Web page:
Calgary

Councillor raises concerns after fund invests in company linked to former board member

A city councillor who supported putting $100 million in public money into a new investment fund is not happy with one of its recent spending decisions.

CEO of Opportunity Calgary Investment Fund says no conflict of interest, rules followed

Businessman Jim Gray is the founder of InterGen Canada, a new Calgary non-profit that received an investment of $100,000 from the Opportunity Calgary Investment Fund (OCIF). (Scott Dippel/CBC)

A city councillor who supported putting $100 million in public money into a new an economic diversification fund is not happy with one of its recent choices for investing some of its capital.

The Opportunity Calgary Investment Fund (OCIF) was set up by council in 2017 with a hefty $100-million bank account that it would use to encourage companies to invest in Calgary, diversify the economy and create jobs.

In December, the fund announced it would invest $100,000 of that capital in InterGen Canada, a new Calgary non-profit. 

The company's founder is businessman Jim Gray.

The decision to invest in InterGen came a handful of months after Gray left the board of OCIF.

No one is alleging that any rules were broken, but Coun. Druh Farrell has concerns about how this investment looks given Gray's former involvement with OCIF.

"I think we need to review how these funds are awarded," Farrell said. "Whether or not there was a conflict, the optics were poor."

CEO alone can invest money

In this case, the decision to invest was ultimately made by Mary Moran, the CEO of OCIF.

She told CBC News that she has the authority to invest up to $150,000 of the fund's money, provided the applicant meets the criteria set out by OCIF.

Mary Moran is the CEO of the Opportunity Calgary Investment Fund and decides where the fund can invest. (Scott Dippel/CBC)

OCIF's board, which includes Mayor Naheed Nenshi and Coun. Jeff Davison, was also informed about her decision to give money to InterGen.

"I think we have very, very strong governance," Moran said.

"If there's any remote conflict of interest, we absolutely recuse people."

She also pointed out Gray wasn't involved in InterGen's application, so he never dealt with the board members he used to serve with.

Moran said their legal staff is consulted on funding decisions.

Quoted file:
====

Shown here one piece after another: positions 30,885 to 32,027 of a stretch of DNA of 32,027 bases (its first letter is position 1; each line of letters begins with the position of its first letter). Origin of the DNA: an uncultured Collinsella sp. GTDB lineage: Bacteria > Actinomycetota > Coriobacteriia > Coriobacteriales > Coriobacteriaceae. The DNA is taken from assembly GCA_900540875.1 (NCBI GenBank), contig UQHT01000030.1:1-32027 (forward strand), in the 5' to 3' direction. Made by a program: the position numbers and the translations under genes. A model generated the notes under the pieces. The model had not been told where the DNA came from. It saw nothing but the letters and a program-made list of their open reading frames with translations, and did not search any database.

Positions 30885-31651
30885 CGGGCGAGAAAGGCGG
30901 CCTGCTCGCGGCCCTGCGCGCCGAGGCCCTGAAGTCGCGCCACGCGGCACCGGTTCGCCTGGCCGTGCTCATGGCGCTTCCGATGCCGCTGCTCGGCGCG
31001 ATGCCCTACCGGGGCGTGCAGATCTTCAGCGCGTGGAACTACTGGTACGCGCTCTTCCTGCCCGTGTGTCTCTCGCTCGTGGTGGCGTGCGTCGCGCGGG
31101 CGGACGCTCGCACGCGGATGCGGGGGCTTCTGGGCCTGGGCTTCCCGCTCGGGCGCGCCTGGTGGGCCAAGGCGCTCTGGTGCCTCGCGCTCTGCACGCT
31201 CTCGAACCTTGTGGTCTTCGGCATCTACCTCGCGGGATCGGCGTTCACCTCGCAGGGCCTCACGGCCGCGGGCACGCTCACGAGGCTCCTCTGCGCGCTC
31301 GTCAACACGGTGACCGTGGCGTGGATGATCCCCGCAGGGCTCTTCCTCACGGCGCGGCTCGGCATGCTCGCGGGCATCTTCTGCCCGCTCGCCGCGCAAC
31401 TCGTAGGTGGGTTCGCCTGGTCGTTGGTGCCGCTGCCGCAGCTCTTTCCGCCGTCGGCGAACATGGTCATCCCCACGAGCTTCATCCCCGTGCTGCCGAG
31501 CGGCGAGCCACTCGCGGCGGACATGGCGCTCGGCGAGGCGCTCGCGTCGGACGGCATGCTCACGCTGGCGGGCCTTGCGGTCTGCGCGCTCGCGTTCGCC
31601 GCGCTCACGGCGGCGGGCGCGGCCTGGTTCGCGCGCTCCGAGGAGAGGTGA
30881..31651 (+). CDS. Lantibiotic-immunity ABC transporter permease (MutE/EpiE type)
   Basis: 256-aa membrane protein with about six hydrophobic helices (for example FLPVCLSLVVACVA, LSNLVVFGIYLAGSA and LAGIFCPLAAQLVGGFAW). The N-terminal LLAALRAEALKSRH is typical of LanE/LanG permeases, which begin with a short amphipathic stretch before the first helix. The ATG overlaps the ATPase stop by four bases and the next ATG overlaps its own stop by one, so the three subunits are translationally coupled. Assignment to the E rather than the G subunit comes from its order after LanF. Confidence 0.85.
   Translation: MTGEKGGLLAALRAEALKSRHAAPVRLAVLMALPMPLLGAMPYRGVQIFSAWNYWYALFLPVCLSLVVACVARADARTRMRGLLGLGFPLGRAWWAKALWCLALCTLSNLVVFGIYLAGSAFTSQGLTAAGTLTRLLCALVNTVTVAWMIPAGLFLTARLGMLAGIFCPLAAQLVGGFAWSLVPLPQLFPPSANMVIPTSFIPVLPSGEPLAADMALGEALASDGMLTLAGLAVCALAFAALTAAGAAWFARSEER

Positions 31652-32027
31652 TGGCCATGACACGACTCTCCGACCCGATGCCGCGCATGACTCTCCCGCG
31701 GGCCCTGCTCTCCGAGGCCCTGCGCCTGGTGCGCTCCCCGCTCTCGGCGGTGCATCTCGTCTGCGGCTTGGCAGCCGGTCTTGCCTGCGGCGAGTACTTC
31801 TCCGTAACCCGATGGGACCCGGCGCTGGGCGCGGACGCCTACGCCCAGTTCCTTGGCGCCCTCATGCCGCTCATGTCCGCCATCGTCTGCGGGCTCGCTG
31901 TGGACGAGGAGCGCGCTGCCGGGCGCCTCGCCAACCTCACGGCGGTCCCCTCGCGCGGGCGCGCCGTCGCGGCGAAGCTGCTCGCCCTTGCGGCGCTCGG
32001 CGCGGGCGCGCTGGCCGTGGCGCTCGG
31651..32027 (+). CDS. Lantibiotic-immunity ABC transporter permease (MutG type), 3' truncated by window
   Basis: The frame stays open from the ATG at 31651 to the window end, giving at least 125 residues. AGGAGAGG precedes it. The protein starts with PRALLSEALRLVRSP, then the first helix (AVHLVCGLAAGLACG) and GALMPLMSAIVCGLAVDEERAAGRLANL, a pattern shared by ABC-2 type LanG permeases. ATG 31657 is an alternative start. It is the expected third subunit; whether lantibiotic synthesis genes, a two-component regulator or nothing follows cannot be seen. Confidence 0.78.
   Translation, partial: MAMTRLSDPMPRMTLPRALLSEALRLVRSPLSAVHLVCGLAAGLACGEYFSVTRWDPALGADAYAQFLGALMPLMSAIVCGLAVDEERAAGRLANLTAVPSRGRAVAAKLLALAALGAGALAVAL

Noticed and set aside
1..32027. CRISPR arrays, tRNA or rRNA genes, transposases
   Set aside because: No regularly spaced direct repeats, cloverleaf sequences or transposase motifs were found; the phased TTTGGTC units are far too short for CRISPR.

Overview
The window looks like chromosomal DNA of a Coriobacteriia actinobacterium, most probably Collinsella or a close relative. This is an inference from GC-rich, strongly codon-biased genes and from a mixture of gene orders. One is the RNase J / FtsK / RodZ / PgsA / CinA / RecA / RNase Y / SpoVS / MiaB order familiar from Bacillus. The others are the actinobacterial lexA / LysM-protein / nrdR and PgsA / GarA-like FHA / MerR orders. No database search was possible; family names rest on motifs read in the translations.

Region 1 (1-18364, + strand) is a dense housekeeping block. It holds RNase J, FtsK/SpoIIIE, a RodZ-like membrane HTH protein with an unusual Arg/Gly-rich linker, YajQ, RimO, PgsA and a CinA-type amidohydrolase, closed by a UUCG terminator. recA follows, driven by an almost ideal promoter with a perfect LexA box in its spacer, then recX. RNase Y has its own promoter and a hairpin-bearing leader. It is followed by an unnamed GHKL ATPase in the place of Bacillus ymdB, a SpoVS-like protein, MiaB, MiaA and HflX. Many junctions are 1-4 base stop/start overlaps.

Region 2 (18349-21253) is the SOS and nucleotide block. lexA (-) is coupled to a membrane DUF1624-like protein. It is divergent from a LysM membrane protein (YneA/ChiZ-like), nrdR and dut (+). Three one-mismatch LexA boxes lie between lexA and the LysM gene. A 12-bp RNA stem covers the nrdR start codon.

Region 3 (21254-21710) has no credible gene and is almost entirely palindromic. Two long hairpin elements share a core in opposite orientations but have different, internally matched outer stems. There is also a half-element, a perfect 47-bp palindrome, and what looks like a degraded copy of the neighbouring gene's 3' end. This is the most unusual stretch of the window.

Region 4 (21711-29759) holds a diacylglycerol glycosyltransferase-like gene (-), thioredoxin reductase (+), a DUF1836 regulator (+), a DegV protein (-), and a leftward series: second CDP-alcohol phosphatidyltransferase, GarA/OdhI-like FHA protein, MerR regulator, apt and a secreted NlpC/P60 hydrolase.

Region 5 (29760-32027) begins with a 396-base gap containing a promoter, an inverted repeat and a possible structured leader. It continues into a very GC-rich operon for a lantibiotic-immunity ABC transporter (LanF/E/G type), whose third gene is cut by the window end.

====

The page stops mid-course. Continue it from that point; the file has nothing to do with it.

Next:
"There are many files, almost every single file, has some kind of conflict with some association with our organization, either CED [Calgary Economic Development] board or OCIF board because it's a small community, right? So everybody knows everybody."

OCIF requires other investors

Moran said OCIF's decision to fund InterGen came after other investors put in their money.

Western Economic Diversification Canada announced September 2019 that it was investing $600,000 in the company.

Just prior to OCIF's funding announcement in December, the Calgary Chamber of Commerce chose to invest $1 million in InterGen.

In an interview, Jim Gray told CBC News that he left OCIF's board in the spring of 2019 and InterGen's application went in after that time.

Gray, who is listed on InterGen's website as a founder and board member, said another company official handled the application to OCIF.

"If somebody's questioning whether I had some kind of inside information or some kind of leverage, it's a mystery to me what it could possibly be," Gray said.

The long-time Calgary businessman appeared before city council in 2017, advocating for the creation of OCIF as a way to create jobs, diversify the economy and add to the city's tax base.

Company will help others create jobs

Moran said InterGen met their criteria for investment because it will tap into the brainpower, experience and connections of retired or transitioning workers to help new startups grow.

The company plans to create eight new jobs and aims to have 140 companies registered in its program over three years.

"They're helping the ecosystem, to help companies create jobs. So it's not a measurement of them on how many jobs they create. It's a measurement of them of how many companies they help create jobs," Moran said.

For her part, Farrell is skeptical. 

"It certainly didn't fit with the goal that I had of setting up OCIF," Farrell said.

"I was looking for more innovators. People who could certainly bring in jobs. People who wanted to try something new and needed a little extra assistance and I'm not sure that this fulfills that objective."

The city auditor is currently doing an operational audit of OCIF's system for making grants to applicants.

That report is expected to go to city council before the end of June.

Since OCIF was created, it has awarded more than $23 million to nine recipients.

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